Late Zen

Craig Sisman C.Sisman at
Fri Sep 10 06:47:58 EDT 1999

Late Zen

Apologies for this rather late post in the Zen thread.  Apologies also for
the perhaps over-provocative posting that started it all - to ensure a
response I did over-generalise and over-state my case somewhat. However no
offence was intended, indeed, as I wrote the posting my tongue was placed
affectionately in my cheek

In any event there was a response and a fascinating one at that.
I'd like to touch on a few of the issues that were raised:

I accept the point that a lot of woolly nonsense has been written, and
continues to be written, about Zen.  However such sloppy pronouncements are
not only made by non-Japanese 'orientalists' - native Japanese also produce
'orientalist' (or more accurately 'essentialist') statements about Japanese
culture and 'Zen'.
(As an aside: shouldn't this indigenous production of 'orientalist'
discourse itself be a valid area for research?)

I have to say that I am uncomfortable about the use of the term
'orientalist' - its over use as a label to demonise writers from 'the bad
old days' could itself be seen as an example of sloppy scholarship. The
writers and texts involved are much more heterogeneous - indeed there is no
homogenous view on Zen either inside or outside Japan. For example, there is
an influential Japan-based school of Zen which argues that monastic Zen in
contemporary Japan has betrayed the Zen tradition and is not 'true Zen',
that the monastic lifestyle no longer provides that perfect example of
Buddhist practice. By contrast, a group of contemporary Japanese Buddhist
scholars have argued that Zen, in any of its guises, is not an authentic
from of Buddhism (due to its 'corruption' by indigenous world-views which
pre-existed its introduction to Japan). So there are lots of competing
voices regarding what is and is not authentic Zen as well as what is and is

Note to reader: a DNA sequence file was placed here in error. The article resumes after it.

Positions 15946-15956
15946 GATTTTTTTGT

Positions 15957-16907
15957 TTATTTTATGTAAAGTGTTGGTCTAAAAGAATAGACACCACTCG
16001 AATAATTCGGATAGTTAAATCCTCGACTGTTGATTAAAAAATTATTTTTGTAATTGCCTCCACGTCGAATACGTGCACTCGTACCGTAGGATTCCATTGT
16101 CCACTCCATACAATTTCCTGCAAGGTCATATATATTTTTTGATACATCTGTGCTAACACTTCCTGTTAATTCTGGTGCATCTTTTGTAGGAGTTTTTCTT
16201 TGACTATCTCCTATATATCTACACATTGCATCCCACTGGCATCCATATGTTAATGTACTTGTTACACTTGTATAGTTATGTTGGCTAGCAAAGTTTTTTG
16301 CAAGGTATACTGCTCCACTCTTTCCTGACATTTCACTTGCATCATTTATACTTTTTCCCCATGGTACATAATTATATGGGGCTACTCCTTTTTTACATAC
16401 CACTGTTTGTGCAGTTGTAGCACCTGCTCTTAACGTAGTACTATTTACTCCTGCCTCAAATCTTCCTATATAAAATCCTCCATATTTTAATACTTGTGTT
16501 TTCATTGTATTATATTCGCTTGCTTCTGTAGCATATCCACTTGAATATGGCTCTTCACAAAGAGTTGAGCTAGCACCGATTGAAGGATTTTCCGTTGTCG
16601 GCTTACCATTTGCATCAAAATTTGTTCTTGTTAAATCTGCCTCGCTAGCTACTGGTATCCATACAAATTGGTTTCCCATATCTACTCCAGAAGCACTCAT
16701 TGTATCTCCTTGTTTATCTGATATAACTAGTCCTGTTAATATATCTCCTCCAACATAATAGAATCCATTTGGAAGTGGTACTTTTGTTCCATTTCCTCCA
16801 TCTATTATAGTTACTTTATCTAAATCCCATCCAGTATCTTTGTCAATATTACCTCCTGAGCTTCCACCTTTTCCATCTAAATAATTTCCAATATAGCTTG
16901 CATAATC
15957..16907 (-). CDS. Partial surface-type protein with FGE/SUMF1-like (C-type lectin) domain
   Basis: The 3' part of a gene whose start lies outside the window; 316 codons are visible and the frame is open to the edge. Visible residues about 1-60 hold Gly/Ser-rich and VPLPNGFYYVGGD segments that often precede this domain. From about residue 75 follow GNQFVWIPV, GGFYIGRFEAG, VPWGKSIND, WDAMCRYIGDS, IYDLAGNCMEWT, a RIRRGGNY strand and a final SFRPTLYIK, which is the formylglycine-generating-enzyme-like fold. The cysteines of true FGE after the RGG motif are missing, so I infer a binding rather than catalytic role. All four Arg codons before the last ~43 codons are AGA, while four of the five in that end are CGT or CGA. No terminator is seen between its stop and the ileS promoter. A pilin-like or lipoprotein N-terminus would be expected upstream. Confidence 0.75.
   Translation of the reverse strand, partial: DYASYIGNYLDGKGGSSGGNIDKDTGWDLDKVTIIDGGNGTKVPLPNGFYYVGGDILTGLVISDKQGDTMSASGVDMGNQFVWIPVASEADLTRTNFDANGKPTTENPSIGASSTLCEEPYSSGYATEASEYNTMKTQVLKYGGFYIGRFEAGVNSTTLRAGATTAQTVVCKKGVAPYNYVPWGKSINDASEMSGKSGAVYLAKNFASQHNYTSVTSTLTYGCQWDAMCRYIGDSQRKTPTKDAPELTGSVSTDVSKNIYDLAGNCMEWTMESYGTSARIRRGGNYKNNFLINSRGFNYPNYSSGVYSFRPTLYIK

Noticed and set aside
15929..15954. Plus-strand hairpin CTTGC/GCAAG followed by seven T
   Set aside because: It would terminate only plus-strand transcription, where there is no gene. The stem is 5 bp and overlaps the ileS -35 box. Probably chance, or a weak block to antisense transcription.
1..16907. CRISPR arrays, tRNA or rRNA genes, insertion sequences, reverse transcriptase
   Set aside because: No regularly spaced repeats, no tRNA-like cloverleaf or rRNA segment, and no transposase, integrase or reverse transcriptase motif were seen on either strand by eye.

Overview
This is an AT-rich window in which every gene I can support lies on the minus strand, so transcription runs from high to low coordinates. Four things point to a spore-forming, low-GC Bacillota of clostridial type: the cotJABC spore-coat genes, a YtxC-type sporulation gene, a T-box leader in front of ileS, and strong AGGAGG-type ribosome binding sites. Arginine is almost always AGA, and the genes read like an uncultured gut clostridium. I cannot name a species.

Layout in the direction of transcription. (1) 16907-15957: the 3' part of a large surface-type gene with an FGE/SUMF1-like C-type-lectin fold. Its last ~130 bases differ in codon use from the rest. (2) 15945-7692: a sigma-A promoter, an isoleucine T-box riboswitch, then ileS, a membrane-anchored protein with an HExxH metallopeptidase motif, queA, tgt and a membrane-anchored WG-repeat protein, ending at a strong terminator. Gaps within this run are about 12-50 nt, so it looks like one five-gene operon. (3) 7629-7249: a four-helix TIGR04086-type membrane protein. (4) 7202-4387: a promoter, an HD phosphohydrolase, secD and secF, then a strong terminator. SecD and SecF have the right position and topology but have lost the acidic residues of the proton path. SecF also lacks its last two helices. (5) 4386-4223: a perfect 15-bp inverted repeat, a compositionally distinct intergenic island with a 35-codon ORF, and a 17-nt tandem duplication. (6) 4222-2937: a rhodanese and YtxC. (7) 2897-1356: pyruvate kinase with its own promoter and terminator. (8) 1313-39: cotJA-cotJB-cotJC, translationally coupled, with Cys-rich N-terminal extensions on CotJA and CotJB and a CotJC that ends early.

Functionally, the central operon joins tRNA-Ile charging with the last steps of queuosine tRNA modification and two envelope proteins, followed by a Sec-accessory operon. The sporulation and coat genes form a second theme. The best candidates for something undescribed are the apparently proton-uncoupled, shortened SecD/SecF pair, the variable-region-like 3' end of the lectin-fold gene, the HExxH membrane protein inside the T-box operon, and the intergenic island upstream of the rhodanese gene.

not authentic Buddhism. (It is interesting to note that some forms of social
anthropology have tended to assume that the more 'popular' a cultural form
the more 'authentic' or deserving of study it is - therefore social
anthropologists study funerary rites rather than sazen). 

Anyway, I would like to suggest that we drop the phrase 'orientalist' as a
term of abuse, just as contemporary social anthropologists seem to have
dropped using 'ethnocentric' as a term of abuse. To borrow from the language
of Zen, orientalism, like enthocentrism, is just another form of
'essentialism' and, unless we are 'enlightened', we are all, to some degree,

I am still somewhat mystified as to why previous treatments of Zen and film
have aroused such passion and ire - so much so that the normally generous PB
High was surprisingly prescriptive regarding what would and would not count
as an acceptable piece of research on Zen. I think the real issue is not the
absence or presence of 'academic rigour' or of a specific methodology - it
is rather the challenge to say something meaningful in language about a
practice which has such a radical mistrust of language as a mode of
representation. Perhaps the idea of a (silent) Zen film is, paradoxically,
easier to realise that a film about Zen or a piece of scholarship about Zen.

Anyway, thanks for your responses

Yours playfully (in the best Zen tradition)


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